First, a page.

While most businesses dislike the traditional dividers and booths of yesteryear, semi-enclosed settings are still proving popular as they let employees work with as little distraction as possible without being completely closed off from the rest of the office.

Increase in privacy storage

The recent enforcement of General Data Protection Regulation (GDPR) has altered the way in which employers store and secure sensitive data.

We can’t keep sensitive information visible on desks and computers in fear it could fall into the wrong hands. Safely securing data in appropriate storage such as folders and filing cabinets/drawers is crucial for all businesses in 2019.

Defurbishment

Defurbishment or ‘defurb’ is the process whereby buildings have been altered to expose the bare bones of their structure, including beams and brick or stone walls.

Incorporating natural materials like wood, slate and even water features encourage a natural, eco-friendlier feel. This style can be particularly effective in helping to attract a younger demographic in both new staff and clients.

Nowadays, people also want to know what goes into the products they use, and office furniture is no different. Using durable, honest materials that have been reclaimed or upcycled is a great way to demonstrate a business’s sustainable and environmental values, while creating an attractive brand identity that staff and customers/clients can buy into.

Human-centric designs

Human-centric design gives designers a deeper understanding of creating living spaces that are more humanistic, holistic, and solve problems for people. In a way, the challenge of the human centric design is even greater than a purely aesthetic approach, because designers must consider the user’s needs, aesthetic appeal and user friendliness into their vision.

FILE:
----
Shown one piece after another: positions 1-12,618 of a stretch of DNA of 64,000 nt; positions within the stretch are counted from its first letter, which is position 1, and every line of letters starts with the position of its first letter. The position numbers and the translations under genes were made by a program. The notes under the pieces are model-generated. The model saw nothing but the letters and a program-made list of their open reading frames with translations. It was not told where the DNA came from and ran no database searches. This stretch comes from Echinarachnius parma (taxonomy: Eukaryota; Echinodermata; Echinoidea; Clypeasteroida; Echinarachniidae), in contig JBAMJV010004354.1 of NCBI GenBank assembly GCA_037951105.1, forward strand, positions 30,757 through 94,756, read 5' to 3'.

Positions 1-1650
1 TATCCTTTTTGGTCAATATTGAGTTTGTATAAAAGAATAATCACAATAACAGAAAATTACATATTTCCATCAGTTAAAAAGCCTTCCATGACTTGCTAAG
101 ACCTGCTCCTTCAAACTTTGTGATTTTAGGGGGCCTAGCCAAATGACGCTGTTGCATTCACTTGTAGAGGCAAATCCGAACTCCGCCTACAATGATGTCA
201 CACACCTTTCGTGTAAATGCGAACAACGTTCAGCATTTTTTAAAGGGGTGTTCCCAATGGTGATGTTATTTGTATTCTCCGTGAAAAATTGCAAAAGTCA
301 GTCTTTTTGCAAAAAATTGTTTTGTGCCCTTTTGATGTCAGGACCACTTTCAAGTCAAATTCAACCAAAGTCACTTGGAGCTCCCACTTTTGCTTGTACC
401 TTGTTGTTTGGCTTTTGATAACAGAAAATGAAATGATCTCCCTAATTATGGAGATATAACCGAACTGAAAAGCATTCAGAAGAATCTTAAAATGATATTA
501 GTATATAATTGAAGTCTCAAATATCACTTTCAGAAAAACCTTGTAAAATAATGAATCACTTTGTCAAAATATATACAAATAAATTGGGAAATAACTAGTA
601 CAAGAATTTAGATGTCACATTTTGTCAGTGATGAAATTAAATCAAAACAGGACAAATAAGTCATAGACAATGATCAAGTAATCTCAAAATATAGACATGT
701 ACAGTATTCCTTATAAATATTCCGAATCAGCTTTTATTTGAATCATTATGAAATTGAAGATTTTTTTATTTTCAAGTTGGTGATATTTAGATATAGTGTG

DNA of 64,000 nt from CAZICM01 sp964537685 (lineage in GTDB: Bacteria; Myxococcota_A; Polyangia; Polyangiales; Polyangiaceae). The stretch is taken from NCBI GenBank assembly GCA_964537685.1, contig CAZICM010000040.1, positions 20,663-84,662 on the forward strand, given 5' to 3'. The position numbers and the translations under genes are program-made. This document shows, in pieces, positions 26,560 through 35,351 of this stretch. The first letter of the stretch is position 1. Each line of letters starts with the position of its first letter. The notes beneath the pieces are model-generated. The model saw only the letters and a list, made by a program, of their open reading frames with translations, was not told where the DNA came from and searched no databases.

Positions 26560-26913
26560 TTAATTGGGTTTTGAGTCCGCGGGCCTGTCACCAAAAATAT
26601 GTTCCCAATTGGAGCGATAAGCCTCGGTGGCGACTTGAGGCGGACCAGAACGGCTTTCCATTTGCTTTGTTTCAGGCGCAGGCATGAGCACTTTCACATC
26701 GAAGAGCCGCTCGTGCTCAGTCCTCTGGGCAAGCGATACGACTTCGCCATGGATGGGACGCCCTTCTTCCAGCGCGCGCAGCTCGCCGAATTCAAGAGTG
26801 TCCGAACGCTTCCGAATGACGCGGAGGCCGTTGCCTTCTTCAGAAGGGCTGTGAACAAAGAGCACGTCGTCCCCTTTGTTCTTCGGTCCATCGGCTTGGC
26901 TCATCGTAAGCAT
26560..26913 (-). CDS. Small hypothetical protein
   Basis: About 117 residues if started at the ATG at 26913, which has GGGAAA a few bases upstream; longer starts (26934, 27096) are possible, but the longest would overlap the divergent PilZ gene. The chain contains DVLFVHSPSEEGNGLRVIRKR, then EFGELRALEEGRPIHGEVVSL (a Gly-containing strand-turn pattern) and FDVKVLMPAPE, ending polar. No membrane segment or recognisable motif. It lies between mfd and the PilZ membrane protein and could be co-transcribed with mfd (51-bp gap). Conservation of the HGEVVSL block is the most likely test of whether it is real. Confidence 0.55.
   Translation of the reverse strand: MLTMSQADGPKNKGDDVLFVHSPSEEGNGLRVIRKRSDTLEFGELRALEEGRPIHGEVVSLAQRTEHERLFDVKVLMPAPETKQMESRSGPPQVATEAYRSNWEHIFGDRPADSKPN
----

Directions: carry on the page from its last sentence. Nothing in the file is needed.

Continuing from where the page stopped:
Mixing aesthetics into a human centric design to create a unified whole with minimal artistic and ergonomic sacrifices is the ultimate challenge. The human centric design sends a message that the employees are of the utmost importance. Businesses have realised that a one-size-fits-all approach can’t be used. To design better, the human aspect of each individual company must be considered – it’s why a human-centric approach is so important.

Offices are increasingly getting bolder and more striking by adopting multifunctional designs that provide benefits to both the business and user.

Ultimately, we’re getting smarter in how we can merge varying designs to create a space that is aesthetically pleasing, health promoting, planet saving, and profit boosting, all while having a degree of flexibility to ensure an inclusive space for all.

There’s no doubt the office of 2020 will bring new and pioneering design trends, but for now, the office of 2019 is leading the way in creating a working environment that allows the business, the environment and the staff to win.


Lloyd Coldrick

Lloyd Coldrick

Lloyd Coldrick is Managing Director of Cobus.